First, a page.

Supplemental Request Funds Iraqi, Afghan Security Forces, Official Says
By Gerry J. Gilmore
American Forces Press Service
WASHINGTON, April 7, 2006 The U.S. military's fiscal 2006 budget supplemental request contains funds that are important for the continued training and development of Iraqi and Afghan security forces, a senior DoD official said here today.
Training and equipping more Iraqi and Afghan soldiers and police "is vital to being able to hand over greater responsibilities" to those countries' security forces, DoD spokesman Bryan Whitman told Pentagon reporters.
The supplemental totals $72.4 billion for ongoing military, diplomatic and intelligence operations in the global war on terrorism, according to Office of Management and Budget documents. It designates $3.7 billion for the Iraqi Security Forces Fund and $2.2 billion for the Afghan Security Forces Fund.
"This funding is key to our strategy for victory in Iraq, turning over control of more territory to Iraqi forces, and ensuring democracy in Afghanistan," Office of Management and Budget documents stated.
Today, "more than 250,000 Iraqi soldiers and police have now been trained and equipped and are on the job providing security for the Iraqi people," Defense Secretary Donald H. Rumsfeld told reporters at a Pentagon news conference yesterday.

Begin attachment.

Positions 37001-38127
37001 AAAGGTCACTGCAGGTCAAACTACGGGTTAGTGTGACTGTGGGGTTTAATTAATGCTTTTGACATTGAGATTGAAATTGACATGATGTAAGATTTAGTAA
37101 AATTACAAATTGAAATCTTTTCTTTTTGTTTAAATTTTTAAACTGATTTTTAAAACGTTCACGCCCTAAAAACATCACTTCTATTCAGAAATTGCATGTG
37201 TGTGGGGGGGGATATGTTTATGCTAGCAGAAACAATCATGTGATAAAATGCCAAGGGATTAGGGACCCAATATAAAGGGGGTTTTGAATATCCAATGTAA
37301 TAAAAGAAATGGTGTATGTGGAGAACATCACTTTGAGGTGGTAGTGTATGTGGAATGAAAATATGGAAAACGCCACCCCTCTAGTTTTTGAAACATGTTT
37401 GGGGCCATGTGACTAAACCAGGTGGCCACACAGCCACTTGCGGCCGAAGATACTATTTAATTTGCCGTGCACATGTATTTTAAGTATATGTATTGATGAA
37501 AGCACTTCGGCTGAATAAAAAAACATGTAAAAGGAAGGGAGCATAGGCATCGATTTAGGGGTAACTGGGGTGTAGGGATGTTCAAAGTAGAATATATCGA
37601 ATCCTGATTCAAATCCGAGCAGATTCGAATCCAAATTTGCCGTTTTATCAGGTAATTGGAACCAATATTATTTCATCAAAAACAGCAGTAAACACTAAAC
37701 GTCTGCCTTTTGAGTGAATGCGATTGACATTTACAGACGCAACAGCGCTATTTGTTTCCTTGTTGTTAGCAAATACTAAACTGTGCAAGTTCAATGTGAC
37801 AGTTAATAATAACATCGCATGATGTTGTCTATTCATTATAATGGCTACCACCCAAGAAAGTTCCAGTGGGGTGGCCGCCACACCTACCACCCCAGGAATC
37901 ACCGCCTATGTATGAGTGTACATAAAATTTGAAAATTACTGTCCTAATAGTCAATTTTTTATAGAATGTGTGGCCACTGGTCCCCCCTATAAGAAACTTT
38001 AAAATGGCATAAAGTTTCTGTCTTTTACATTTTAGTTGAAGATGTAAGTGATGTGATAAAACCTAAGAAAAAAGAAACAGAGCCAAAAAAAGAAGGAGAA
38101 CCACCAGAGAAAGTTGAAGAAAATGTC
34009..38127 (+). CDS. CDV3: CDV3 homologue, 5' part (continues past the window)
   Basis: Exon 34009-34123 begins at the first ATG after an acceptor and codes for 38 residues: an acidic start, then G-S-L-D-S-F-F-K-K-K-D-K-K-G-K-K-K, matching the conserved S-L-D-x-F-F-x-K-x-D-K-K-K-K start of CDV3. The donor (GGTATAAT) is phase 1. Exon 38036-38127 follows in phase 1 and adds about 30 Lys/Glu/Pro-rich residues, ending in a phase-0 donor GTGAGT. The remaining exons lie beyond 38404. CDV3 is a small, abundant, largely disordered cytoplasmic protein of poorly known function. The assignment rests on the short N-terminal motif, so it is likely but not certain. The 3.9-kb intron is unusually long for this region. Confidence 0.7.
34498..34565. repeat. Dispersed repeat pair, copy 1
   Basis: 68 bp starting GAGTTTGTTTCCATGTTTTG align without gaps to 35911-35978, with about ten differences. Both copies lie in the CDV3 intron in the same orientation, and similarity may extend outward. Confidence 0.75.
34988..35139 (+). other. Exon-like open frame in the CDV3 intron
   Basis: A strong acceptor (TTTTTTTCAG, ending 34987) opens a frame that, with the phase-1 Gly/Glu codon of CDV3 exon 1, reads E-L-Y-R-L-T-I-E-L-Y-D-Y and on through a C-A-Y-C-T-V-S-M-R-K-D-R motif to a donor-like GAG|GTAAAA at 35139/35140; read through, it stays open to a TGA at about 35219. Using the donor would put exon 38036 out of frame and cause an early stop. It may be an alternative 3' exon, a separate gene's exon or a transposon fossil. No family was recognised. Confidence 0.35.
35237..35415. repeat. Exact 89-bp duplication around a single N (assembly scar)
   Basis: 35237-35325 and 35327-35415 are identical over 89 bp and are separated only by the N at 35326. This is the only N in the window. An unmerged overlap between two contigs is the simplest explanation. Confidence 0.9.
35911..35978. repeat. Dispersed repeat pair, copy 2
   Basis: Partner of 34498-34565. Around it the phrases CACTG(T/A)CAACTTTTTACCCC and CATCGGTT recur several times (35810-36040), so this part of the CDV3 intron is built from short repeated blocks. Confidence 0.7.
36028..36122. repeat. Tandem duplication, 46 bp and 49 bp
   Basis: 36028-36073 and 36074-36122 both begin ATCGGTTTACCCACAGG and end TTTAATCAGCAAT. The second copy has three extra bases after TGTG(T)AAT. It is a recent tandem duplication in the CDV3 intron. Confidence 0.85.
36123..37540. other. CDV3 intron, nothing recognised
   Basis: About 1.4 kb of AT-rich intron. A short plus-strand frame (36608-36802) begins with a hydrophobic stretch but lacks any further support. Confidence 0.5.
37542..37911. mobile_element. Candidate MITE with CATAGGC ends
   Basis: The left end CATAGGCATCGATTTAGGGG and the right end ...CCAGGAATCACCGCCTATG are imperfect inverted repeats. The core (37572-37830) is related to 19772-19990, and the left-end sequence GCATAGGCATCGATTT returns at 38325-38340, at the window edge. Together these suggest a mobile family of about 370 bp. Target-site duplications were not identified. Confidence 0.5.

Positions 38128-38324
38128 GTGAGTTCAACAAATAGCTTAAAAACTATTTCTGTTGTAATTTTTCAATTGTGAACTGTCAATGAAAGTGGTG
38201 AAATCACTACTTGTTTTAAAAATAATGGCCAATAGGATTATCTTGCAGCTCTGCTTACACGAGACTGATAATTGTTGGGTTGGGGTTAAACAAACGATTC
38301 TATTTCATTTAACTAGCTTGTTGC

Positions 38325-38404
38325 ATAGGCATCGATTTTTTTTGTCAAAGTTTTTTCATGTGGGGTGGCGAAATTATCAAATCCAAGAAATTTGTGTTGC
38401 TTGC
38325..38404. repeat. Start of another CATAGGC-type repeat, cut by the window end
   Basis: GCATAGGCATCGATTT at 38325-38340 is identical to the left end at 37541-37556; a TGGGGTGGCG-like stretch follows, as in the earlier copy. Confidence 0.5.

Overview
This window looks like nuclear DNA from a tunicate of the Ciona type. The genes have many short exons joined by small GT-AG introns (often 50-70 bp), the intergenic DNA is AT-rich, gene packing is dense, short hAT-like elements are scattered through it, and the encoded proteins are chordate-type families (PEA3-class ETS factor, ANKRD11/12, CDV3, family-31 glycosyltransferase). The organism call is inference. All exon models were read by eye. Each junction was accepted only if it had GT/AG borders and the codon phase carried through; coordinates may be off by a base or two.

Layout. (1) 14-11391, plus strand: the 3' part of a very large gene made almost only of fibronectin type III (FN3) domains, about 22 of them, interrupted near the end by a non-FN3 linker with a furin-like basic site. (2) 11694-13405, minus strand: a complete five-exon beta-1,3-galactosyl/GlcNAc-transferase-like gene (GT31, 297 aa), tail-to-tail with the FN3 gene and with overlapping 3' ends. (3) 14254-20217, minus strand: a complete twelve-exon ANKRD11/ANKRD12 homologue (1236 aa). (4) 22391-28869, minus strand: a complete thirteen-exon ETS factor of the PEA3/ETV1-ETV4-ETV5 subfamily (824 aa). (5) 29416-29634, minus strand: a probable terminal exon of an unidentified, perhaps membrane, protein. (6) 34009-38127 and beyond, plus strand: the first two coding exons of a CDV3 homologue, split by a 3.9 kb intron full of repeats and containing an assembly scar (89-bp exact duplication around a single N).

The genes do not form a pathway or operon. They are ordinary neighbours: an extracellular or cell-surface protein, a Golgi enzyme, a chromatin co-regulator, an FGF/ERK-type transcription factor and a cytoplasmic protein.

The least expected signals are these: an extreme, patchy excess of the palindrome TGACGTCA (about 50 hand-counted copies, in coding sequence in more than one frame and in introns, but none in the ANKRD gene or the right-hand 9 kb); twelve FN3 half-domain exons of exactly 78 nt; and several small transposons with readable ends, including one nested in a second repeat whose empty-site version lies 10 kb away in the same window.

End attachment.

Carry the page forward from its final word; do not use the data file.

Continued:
At the time of the defense secretary's visit to Afghanistan in late December 2005, almost 27,000 Afghan National Army soldiers and nearly 55,000 Afghan police had been trained. There are about 19,000 U.S. troops in Afghanistan and around 130,000 serving in Iraq.
Whitman said Congress is slated to scrutinize the supplemental request in about two weeks after it returns from spring recess.
There are potential negative financial ramifications for DoD, Whitman said, if passage of the supplemental is delayed on Capitol Hill.
"Then, of course, the department has to continue to do business. And that's when you start doing things that you don't want to do and shifting money in ways that might not make sense and potentially hurt other (defense) programs, too," Whitman said.